Synopsis (spoilers ahead): On the rooftops above Gotham City, Batman laments to Catwoman over the way things used to be. He remembers the good old days, gliding through the city with Robin and knowing that Commissioner Gordon would meet him at the Bat-signal. Batman reluctantly confesses to Catwoman that Joker was right, that Batman’s been doing this wrong for a long time.
A week prior, Batman visited Lucius Fox. Outside of Fox’s home, Batman dueled with Grifter, a bodyguard Lucius hired after the events of Joker War. Lucius and Batman talk about the state of Gotham. Fox is now one of the richest men in the city, thanks to those funds stolen back by Catwoman and transferred into his account. Overnight, it seems that Joker’s army has vanished and hidden, though Clownhunter is still out there tracking them down, one-by-one. An emergency election is also going on as Gotham grapples with how it will adapt going forward.
Fox tells Batman that Bruce Wayne is still under suspicion and that the Wayne Enterprises Board of Directors wants Bruce gone. The government also has its eyes on Bruce’s former fortune, so Batman will have to operate without his money. Fox weighs Batman’s options and leaves Bruce with a hard decision to make.
In the present, Catwoman asks Batman what he’s going to do. Batman tells her that he’s going to move into a brownstone he owns in the city. He’s going to leave the mansion for the center of Gotham and operate much leaner. Batman then brings up that their relationship will be difficult. After robbing the Underbroker, Catwoman is the most wanted woman in the city. During their talk, Catwoman gives Batman an ultimatum. They each have one year apart to deal with their problems, and after that year, they’ll make a final decision.
Before Batman can argue against Catwoman’s ultimatum, she shuts him down. For the moment, they’re going to spend the night together. Then they’ll get to work.
Analysis: After the finale to Joker War, writer James Tynion IV and artist Guillem March take a breather to inform readers of the new status quo for Gotham City and Batman going forward. Batman will work without his fortune and his crazy gadgets, operating from out of a brownstone in Gotham City rather than Wayne Manor.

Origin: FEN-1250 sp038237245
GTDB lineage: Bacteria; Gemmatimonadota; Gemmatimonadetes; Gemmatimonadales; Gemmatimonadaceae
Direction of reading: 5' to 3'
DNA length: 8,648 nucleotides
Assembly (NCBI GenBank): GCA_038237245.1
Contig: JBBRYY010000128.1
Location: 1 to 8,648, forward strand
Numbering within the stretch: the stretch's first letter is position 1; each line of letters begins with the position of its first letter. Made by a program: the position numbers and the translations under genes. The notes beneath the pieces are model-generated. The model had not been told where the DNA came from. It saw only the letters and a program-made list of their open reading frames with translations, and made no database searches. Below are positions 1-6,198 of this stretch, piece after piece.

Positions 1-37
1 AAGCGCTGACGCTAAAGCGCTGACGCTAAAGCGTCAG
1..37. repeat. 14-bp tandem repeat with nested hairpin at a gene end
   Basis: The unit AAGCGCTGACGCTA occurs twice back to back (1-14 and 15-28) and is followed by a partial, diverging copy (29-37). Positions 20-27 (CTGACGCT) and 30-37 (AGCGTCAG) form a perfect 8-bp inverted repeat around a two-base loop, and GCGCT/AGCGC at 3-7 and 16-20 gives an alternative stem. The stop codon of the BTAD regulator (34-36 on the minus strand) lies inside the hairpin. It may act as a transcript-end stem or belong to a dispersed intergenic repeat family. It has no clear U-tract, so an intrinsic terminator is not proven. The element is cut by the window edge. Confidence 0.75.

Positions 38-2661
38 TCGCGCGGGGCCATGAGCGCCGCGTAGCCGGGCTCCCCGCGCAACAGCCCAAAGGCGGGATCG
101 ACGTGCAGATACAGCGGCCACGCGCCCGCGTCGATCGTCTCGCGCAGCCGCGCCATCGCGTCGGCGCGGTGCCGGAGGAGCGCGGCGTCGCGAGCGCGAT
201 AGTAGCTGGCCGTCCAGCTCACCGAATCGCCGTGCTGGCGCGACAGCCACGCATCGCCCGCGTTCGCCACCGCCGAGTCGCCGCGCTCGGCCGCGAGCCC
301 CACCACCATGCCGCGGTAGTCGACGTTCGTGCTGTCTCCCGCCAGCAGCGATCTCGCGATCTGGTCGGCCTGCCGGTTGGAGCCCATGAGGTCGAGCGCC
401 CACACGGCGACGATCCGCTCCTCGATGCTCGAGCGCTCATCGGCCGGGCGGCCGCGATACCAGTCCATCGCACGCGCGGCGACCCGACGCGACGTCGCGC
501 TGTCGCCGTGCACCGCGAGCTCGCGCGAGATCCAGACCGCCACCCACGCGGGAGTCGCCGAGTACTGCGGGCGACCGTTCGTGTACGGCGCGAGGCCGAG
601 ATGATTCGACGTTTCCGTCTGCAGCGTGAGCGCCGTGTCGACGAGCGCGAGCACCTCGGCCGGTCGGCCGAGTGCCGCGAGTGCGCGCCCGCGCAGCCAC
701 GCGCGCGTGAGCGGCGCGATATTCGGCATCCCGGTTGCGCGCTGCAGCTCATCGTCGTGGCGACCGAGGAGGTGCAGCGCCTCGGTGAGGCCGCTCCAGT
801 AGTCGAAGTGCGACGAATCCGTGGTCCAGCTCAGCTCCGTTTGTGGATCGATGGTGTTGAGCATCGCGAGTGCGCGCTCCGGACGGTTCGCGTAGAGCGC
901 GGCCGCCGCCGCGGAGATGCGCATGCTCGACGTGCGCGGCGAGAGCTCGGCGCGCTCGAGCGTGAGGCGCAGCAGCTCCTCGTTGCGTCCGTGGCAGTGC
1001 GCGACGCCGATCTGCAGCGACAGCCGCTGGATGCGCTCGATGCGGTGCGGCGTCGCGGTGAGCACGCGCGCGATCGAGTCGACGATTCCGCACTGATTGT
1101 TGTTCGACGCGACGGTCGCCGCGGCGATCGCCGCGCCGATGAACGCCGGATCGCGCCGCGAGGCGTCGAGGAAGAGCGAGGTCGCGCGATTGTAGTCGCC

The city is in turmoil. The Wayne name is toxic, and directors on the board for Wayne Enterprises are already making moves to sell off pieces of the company, distance themselves from Bruce Wayne, and rebrand. An emergency election is also bringing into question the established authority of Gotham as citizens recoil in fear and anger. Meanwhile, Clownhunter is tracking down the rest of Joker’s army, most of whom have put away their masks and submerged back into society.
Readers also get an update on the state of Bruce Wayne and Selina Kyle’s relationship, which proves to be another year or so of separation. Tynion handles this soft breakup well, balancing the love Selina and Bruce have for each other with seemingly a DC editorial push to keep Batman and Catwoman apart. While this news is yet another disappointment for Bat/Cat fans, it’s handled as respectfully as possible, given that this is seemingly a directive from higher up.
Though not much happens in this issue, it’s a decent readjustment that sets the stage for what’s to come. Earlier on, when Batman reflects on how Gotham used to be, Guillem March delivers a nearly full-page spread of a very classic blue and grey Batman gliding through the city with a Tim Drake Robin. In the upper left of the spread, March pencils in Commissioner Gordon, and in the lower right, there’s Alfred above a shot of a retro Batmobile that looks eerily similar to the Tim Burton Batman 1989 design. It’s a beautiful snapshot and arguably one of the best moments of this issue. It also serves to parallel where Batman is going next.
In the 70s, Batman operated from a penthouse in Gotham City. The retro Batsuit featured in that flashback is the same one Batman wore in this classic era. Though Tim Drake wasn’t around in the 70s, Robin very much was a staple at this time, and this callback could be foreshadowing the return of that status quo. We’ll have a less youthful Batman this time, however.
In the flashback, the image of Batman that March gives us is youthful, slender, and energetic. Few lines burrow into his features. In the present, March’s Batman is haggard, worn, and scraggly. Tons of lines dig into his face to the point of excess, to where this Batman looks elderly. It makes sense why March went with this look, but placed next to a youthful Catwoman, it makes the two characters seem like there’s a 20-year difference in age. Some panels are more intense than others, and there are a handful of extreme panels that make Batman appear like some sort of reanimated ghoul.
For those who are fans of the character Grifter, he makes an appearance here. Grifter spars with Batman in a section that seems to be included just for the sake of having the two meet. For readers who have no frame of reference, this fight, albeit fun, might come across as strange. It does, however, serve a small purpose in telling us that Lucius Fox is no longer relying on Batman and is now hiring bodyguards to protect himself.
Final Thoughts: Readers are treated to a much quieter issue this week as writer James Tynion IV and artist Guillem March exposit the new status quo for Batman and Gotham City. This issue is serviceable, albeit unexciting.
Editor’s Note: DC Comics provided TBU with a copy of this comic for review purposes. You can find this comic digitally and help support TBU in the process by purchasing this issue through Comixology.